Asia Joyner and her mother, Melodie Goodwin, show off supplies

Asia Joyner, 9, was hanging out at the recreation center in San Pablo Park on Thursday evening when someone handed her a bulging canvas tote bag.

The fourth grader at Berkeley Arts Magnet looked inside and found some binders, a white board, crayons, colored pencils, and a few packs of binder paper. There were enough school supplies in the bag for a year, and they were Joyner’s to keep.

Joyner is one of 3,000 Berkeley students, and 150,000 students around the state, who will be getting $10 million worth of school supplies this year – for free.

The give-away program is a joint venture between K to College, an Oakland non-profit, Give Something Back Office Supplies, the largest office supply company on the West Coast, and $3.5 million in funds from the government’s Recovery and Reinvestment Act.

“Kids are told to go to school and excel and do well, but they can’t even afford the basic instructional material they need to do that,” said Benito Delgado-Olson, the executive director of K to College. “If we didn’t do this, it wouldn’t happen. The program arose out of necessity.”

Melodie Goodwin, Joyner’s mother, said the supplies will come in handy.

“We don’t have any of that stuff, actually,” she said as she picked up her daughter from the recreation center. “That’s all stuff we can use. It’s helpful.”

The school supply give-away program may be the largest of its kind in the country, growing in just two years from a small project with one school district into one that helps students in 28 different districts, mostly around northern California.

Delgado-Olson, now 26, first came up with the idea in 2007 while he was a senior at UC Berkeley. An American Studies major and the son of two social workers, Delgado-Olson had always been civically engaged.  As graduation grew nearer, Delgado-Olson was plagued with questions about what to do with his life and he realized he wanted to help underprivileged kids.

At first he raised money to help low-income, but high achieving, juniors pay for SAT preparation classes. But Delgado-Olson soon decided that providing school supplies to poor families was a more direct method of addressing the achievement gap.

Benito Delgado-Olson

In January 2009, Delgado-Olson and a group of UC Berkeley volunteers gave away 300 bags of school supplies to Berkeley students. In the spring of 2010, the organization collaborated with 10 school districts and handed out 26,000 bags of school supplies.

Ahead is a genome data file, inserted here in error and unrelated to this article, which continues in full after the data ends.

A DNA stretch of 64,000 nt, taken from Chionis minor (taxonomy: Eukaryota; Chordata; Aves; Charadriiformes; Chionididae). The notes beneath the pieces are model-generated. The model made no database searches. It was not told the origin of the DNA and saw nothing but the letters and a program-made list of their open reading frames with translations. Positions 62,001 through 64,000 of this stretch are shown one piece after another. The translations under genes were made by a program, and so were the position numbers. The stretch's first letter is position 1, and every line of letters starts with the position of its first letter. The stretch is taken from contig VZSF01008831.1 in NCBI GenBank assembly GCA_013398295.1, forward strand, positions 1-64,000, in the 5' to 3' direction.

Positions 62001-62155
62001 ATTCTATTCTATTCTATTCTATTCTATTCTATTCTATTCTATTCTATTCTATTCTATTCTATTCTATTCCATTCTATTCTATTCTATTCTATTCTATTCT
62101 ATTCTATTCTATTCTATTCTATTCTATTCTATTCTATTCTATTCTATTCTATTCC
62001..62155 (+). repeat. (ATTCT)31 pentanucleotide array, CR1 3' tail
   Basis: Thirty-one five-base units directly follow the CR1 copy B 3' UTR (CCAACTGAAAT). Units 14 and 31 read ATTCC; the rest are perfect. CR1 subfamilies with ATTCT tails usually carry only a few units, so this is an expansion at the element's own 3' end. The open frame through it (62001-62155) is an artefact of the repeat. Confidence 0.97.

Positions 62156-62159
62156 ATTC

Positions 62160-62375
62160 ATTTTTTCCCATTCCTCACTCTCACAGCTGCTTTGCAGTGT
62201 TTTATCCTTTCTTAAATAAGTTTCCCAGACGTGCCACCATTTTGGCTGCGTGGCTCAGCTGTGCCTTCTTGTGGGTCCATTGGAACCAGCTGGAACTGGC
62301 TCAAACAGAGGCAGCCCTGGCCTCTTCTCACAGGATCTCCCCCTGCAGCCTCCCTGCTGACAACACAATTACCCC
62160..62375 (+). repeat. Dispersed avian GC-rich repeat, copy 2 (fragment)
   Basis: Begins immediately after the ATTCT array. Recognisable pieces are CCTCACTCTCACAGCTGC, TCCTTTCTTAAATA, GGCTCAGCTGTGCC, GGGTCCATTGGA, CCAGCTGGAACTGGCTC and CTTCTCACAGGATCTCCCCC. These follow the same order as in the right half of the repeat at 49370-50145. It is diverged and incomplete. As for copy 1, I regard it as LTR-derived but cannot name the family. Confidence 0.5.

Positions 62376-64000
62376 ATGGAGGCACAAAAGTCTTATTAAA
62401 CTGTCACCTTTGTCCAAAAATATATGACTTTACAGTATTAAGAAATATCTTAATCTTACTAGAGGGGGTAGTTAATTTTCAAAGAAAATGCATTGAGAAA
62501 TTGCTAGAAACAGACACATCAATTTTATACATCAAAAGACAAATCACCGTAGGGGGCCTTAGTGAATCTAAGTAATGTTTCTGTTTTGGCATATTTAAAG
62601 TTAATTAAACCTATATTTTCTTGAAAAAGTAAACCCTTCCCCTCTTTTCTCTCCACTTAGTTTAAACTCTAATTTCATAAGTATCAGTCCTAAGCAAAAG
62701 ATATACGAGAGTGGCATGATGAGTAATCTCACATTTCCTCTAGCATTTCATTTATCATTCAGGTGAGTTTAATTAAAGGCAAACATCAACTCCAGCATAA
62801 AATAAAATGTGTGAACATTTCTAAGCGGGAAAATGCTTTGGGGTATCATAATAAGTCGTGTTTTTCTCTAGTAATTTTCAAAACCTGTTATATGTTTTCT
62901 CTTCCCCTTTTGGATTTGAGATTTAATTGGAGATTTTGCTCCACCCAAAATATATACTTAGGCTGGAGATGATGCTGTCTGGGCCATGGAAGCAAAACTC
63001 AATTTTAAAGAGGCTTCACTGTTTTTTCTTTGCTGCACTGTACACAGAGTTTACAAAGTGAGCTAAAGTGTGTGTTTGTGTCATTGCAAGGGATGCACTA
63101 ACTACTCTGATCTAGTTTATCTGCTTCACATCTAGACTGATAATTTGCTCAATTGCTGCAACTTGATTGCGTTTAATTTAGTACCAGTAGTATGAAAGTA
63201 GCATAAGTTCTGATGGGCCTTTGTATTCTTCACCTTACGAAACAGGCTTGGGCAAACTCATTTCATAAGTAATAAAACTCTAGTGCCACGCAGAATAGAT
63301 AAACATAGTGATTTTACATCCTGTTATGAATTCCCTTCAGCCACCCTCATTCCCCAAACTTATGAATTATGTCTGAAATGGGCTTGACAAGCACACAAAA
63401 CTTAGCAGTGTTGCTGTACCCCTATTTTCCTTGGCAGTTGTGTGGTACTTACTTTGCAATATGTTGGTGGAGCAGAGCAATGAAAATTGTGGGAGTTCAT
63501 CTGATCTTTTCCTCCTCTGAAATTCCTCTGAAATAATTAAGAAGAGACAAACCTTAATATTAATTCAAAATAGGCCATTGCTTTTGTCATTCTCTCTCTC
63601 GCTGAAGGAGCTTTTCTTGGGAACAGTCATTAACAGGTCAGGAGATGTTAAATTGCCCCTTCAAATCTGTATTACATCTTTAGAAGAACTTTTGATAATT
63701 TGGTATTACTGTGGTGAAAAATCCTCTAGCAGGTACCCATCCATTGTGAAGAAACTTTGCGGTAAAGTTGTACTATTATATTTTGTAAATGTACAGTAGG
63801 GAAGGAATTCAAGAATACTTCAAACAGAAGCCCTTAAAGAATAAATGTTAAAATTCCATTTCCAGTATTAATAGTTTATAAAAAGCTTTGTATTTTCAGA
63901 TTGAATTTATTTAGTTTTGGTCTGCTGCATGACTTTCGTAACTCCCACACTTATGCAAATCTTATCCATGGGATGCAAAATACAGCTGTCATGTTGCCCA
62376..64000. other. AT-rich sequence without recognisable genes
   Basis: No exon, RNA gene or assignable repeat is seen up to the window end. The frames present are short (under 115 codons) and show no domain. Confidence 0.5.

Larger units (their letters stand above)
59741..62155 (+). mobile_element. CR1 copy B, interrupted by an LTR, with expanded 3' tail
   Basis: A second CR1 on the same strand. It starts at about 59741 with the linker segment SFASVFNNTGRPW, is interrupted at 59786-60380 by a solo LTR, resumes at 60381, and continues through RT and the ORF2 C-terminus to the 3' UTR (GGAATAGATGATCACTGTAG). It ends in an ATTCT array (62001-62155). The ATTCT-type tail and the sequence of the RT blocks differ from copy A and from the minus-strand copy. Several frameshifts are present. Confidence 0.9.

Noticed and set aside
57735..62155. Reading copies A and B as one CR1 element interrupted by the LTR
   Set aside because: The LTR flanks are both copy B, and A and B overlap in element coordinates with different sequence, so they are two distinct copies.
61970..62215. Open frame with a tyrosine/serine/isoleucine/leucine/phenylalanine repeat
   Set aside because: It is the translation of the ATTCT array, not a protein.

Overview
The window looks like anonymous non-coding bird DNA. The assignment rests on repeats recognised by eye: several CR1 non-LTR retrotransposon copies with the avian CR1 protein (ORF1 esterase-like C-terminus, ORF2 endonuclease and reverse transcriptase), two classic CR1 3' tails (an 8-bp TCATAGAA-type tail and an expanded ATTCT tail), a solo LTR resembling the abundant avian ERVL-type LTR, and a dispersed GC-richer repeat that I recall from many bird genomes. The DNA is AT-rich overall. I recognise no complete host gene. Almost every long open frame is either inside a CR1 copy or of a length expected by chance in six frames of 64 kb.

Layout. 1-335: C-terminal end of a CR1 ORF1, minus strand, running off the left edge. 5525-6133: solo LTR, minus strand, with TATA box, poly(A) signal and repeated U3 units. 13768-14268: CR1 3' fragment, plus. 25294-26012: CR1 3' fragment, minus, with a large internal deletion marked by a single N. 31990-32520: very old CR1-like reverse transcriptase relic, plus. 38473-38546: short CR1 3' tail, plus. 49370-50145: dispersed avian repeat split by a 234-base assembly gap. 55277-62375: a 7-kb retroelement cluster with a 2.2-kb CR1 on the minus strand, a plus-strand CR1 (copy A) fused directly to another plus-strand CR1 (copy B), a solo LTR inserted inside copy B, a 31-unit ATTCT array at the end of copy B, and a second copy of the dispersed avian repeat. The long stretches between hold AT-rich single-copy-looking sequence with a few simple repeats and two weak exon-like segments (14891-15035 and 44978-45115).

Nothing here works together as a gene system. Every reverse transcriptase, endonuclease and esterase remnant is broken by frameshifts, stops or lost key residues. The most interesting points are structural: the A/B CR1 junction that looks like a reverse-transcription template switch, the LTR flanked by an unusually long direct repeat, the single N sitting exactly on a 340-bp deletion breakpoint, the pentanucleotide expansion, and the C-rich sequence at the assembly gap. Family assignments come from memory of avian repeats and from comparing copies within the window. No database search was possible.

When the federal government passed the Recovery and Reinvestment Act, Delgado-Olson saw a way to leverage that money into creating a much larger program. K to College worked closely with the social services departments of Alameda, Contra Costa, and San Francisco counties to channel federal funds into the program. Give Something Back Office Supplies joined as the private vendor, and is providing $65 worth of school supplies in each bag for only $22. The $3.5 million in government funding is leveraged to distribute $10 million in supplies, said Delgado-Olson.

Inmates at Folsom State Prison played a key role in this year’s give away. Originally, UC Berkeley students packed the tote bags, but the program’s new size made that impossible. Democratic state Senator Mark DeSaulnier from Concord suggested using inmates to Delgado-Olson. About 50 prisoners from Folsom assembled the kits early this month, and K to College will mail their children a tote bag with a note from their fathers as a thank you.

Photo courtesy of Mark Coplan, BUSD

The Berkeley Unified School District notified the 9,000 families eligible for free or reduced lunches that they could get a free bag of school supplies, according to BUSD spokesman Mark Coplan. Students could pick up their bags at various spots on Thursday, including San Pablo Park and the south Berkeley YMCA.

Bags have already started to be distributed to students in Oakland, San Francisco, and Contra Costa counties.

The kits are geared to the needs of students at various grade levels. The bags for kindergarteners and first graders, who are just learning to read and write, have fat pencils. Those for the upper grades have protractors, index cards, white out, and subject dividers, among other supplies.

“I got a few things I needed,” said Angie Burkley, 16, a junior at the Green Academy at Berkeley High. “Notebooks and stuff. I always run out during the school year so it’s good I got those.”

Frances Dinkelspiel, Berkeleyside and CItyside co-founder, is a journalist and author. Her first book, Towers of Gold: How One Jewish Immigrant Named Isaias Hellman Created California, published in November...